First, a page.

What is flash fiction?

'Each drop encases its own separate note, the way each drop engulfs its own blue pearl of light.' 

This description of rain, from Stuart Dybek's story "Nighthawks," is as close to a definition of flash fiction as I can offer. A successful flash enchants us, each small story successfully rendered engulfing us for a brief moment - in a 'flash,' in its own brand of light, or truth. And the effects linger on...(Rose Metal Press)
  • FF is a place for reckless daring - you write strange sentences in a new voice. The ambition of a short short piece of fiction is not to get the readers to 'lose themselves' - how far can you get lost in a few hundred words? The effect of FF is just that, fast, (even if writing it isn't) and yet complete. The shape of the piece leaps out at the reader and is taken in as a whole, as if it were a picture, sketchy.
  • FF is about ambiguity, a singular moment, a slice of life, a sketch.
  • Consider how much you can leave out and still create a moving, complete narrative. Can you write a story that consists of only dialogue? How is it still a story? What is a story?

 I hereby introduce one of my earliest forays into ChatGPT – I asked AI to define Flash Fiction and I think it/they/him/her did a good job. What do you think? It is more concise than some of mine ...

Flash fiction is a form of extremely short story writing characterized by its brevity and conciseness. It aims to tell a complete narrative or capture a moment in just a 1,000 words or even fewer. While there are no strict rules for structuring flash fiction, it typically follows a condensed structure that includes the following elements:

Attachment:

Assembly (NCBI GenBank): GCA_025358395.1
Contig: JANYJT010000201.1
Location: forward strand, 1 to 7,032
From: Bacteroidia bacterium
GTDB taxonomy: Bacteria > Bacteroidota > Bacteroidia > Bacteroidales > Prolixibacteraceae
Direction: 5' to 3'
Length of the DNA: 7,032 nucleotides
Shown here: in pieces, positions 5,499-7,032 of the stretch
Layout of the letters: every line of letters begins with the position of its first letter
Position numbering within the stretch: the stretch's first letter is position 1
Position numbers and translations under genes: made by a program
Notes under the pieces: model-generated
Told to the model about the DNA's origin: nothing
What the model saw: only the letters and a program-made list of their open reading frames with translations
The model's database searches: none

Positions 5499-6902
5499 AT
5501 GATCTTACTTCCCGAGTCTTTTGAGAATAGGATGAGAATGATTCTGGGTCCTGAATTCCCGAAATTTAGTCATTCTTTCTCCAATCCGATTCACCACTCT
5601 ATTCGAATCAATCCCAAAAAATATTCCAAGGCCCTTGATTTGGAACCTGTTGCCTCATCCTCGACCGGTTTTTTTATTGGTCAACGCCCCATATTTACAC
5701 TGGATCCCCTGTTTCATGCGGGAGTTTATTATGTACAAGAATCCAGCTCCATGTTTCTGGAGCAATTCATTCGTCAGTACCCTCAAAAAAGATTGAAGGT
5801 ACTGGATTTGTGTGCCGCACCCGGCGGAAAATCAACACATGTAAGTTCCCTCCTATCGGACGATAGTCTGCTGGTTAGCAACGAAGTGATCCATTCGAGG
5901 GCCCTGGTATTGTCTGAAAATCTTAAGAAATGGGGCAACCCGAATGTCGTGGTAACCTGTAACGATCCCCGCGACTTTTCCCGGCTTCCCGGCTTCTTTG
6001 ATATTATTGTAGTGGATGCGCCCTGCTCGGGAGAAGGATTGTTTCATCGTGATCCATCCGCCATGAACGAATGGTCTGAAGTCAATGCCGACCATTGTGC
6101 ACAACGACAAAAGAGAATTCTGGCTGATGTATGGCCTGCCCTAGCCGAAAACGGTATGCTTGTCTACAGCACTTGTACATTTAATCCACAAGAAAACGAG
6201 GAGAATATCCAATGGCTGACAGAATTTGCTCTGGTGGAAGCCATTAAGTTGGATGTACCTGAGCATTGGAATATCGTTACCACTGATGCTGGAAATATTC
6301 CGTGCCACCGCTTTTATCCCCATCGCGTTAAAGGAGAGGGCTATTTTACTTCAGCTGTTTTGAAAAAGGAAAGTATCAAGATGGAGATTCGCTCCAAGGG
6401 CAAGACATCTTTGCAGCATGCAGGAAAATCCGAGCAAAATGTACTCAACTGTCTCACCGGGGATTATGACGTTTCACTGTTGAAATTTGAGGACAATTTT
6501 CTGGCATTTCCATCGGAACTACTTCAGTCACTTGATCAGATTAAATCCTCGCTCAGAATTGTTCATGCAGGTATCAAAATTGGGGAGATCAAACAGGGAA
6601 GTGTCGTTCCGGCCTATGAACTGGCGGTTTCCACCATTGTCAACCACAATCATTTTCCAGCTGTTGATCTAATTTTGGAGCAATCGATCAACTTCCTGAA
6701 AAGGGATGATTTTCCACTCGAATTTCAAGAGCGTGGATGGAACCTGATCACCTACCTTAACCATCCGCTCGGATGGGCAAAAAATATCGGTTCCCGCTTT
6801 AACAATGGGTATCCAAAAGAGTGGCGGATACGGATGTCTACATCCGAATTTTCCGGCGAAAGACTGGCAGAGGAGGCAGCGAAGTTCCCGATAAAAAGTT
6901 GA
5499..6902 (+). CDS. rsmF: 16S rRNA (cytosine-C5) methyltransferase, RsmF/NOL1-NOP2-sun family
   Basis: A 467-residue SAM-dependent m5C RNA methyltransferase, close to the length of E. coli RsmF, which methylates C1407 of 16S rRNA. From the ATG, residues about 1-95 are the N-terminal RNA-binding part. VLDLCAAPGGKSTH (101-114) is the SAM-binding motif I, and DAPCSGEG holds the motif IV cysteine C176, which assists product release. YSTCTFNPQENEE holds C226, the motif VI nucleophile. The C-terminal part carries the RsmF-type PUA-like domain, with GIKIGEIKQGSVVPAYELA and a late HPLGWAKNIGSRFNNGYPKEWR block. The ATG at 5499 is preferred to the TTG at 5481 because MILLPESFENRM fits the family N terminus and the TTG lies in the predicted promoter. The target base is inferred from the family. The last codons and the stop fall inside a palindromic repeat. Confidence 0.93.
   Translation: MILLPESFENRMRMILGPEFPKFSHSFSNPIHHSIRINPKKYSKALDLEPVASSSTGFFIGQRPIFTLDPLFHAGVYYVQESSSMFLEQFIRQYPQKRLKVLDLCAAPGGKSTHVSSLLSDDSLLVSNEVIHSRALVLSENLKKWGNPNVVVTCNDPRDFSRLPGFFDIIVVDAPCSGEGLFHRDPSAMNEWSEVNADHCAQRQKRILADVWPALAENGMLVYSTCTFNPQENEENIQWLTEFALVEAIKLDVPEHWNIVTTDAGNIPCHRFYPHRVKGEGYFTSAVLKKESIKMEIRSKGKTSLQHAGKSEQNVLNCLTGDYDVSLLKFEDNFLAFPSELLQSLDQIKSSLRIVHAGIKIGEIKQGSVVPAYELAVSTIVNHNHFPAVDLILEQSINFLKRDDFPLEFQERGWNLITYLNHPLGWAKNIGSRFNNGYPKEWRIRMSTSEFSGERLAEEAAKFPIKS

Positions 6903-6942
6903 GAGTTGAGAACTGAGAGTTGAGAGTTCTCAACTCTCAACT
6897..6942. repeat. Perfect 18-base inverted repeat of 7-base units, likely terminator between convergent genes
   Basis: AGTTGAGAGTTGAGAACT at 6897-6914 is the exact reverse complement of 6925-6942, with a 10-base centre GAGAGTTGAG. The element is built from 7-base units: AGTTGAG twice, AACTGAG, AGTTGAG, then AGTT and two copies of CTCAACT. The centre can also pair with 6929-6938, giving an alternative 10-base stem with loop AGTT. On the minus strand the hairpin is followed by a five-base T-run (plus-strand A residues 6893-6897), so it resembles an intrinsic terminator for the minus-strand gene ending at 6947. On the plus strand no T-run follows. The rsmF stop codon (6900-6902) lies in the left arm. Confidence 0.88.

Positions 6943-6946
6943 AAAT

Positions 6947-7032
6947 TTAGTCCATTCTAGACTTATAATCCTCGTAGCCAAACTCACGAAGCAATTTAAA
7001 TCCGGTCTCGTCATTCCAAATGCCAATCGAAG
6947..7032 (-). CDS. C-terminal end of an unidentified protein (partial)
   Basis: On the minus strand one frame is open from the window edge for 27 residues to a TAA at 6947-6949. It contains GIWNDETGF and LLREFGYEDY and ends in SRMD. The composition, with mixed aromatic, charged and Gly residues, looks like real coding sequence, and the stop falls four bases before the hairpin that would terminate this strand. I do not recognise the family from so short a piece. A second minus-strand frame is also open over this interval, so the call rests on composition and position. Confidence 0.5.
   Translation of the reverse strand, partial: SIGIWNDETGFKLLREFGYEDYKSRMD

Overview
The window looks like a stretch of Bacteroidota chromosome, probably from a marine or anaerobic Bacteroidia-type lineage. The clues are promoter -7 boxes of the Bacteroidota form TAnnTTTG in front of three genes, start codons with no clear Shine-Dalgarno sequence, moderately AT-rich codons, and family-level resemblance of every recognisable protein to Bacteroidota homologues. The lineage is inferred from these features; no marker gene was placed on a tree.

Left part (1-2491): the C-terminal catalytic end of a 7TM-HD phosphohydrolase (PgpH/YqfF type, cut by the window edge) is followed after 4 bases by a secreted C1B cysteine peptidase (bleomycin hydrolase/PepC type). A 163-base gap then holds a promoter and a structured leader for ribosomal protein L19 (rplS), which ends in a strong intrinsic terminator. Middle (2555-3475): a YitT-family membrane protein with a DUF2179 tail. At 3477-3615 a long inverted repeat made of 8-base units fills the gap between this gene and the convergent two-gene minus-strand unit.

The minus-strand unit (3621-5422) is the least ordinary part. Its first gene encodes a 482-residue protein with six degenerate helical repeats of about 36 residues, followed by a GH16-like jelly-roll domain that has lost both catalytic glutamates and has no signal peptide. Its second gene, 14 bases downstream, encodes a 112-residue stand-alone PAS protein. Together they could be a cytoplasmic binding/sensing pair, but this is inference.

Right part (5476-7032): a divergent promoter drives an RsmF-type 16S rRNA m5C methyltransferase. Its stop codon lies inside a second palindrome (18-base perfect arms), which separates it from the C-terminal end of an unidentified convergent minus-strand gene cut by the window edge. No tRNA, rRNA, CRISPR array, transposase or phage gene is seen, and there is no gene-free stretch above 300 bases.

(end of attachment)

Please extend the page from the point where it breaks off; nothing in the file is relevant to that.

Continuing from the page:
Opening/Hook: Flash fiction usually begins with a strong opening line or hook that grabs the reader's attention and sets the tone for the story. This opening may introduce a conflict, raise a question, or establish the setting or characters.

Conflict/Action: Since flash fiction aims to tell a story in a limited word count, it often focuses on a single conflict or action. This conflict can be external (e.g., a physical confrontation) or internal (e.g., a character's emotional struggle).

Characters: Flash fiction often features a limited number of characters due to the constraints of the form. These characters may be fully developed or presented in a more impressionistic manner. Their motivations, relationships, or conflicts are usually explored within the limited space.

Plot/Development: Flash fiction typically has a condensed plot that progresses swiftly. It may present a complete story arc with a clear beginning, middle, and end, or it can capture a moment or scene without a traditional resolution. The narrative may unfold through dialogue, action, or a combination of both.

Tension/Resolution: Despite its brevity, flash fiction often includes a sense of tension or conflict that builds throughout the story. This tension may reach its peak near the climax, followed by a resolution or a moment of realization for the characters or readers. The resolution can be open-ended or provide a conclusive ending.

Theme/Impact: Flash fiction often conveys a central theme or message, exploring deeper meanings within its limited space. It aims to leave a lasting impact on the reader despite its brevity. The theme may be conveyed through symbolism, subtext, or the overall emotional tone of the story.

It's important to note that flash fiction allows for experimentation and creative freedom. Due to its brevity, flash fiction often demands concise and vivid language, and it may employ techniques such as implication, suggestion, or omission to convey meaning and engage the reader's imagination. The structure can vary depending on the writer's intent and the specific story being told, allowing for a wide range of styles and approaches.

Go here for a list of flash fiction sites where you can learn more.


"Flash fiction is a style of fictional literature or fiction of extreme brevity. There is no widely accepted definition of the length of the category."